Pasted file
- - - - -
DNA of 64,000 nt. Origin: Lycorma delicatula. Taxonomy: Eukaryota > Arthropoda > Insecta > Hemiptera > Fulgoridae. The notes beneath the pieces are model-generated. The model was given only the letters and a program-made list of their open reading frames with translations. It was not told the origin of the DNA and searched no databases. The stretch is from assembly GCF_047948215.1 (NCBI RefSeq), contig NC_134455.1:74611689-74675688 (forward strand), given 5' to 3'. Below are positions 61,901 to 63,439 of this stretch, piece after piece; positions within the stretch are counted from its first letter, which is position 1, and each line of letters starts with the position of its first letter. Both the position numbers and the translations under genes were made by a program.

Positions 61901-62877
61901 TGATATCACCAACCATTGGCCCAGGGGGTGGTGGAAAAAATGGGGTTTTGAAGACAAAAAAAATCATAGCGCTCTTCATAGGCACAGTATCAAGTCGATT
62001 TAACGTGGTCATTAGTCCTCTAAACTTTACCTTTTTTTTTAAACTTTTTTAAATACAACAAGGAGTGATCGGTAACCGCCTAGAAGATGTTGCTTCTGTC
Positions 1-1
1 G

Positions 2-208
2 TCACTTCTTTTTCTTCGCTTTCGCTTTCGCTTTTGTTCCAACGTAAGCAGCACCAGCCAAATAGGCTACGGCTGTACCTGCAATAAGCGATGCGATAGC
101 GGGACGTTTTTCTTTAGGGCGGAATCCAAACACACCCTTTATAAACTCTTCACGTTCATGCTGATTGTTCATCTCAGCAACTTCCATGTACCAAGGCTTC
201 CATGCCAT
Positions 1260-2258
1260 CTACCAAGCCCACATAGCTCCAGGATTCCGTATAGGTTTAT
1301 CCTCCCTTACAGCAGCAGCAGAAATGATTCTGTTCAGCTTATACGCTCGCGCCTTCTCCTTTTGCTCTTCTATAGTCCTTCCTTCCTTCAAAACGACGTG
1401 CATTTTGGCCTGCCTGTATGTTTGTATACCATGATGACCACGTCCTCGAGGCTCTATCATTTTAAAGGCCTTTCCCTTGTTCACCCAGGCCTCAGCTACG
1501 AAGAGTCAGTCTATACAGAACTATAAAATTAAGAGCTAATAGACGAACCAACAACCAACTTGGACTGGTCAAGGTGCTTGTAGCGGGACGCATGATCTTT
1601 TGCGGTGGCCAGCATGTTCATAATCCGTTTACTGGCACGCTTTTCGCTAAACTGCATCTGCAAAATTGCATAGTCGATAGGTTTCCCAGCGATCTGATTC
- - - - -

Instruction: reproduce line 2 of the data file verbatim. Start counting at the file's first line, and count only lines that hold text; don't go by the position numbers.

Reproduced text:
Positions 61901-62877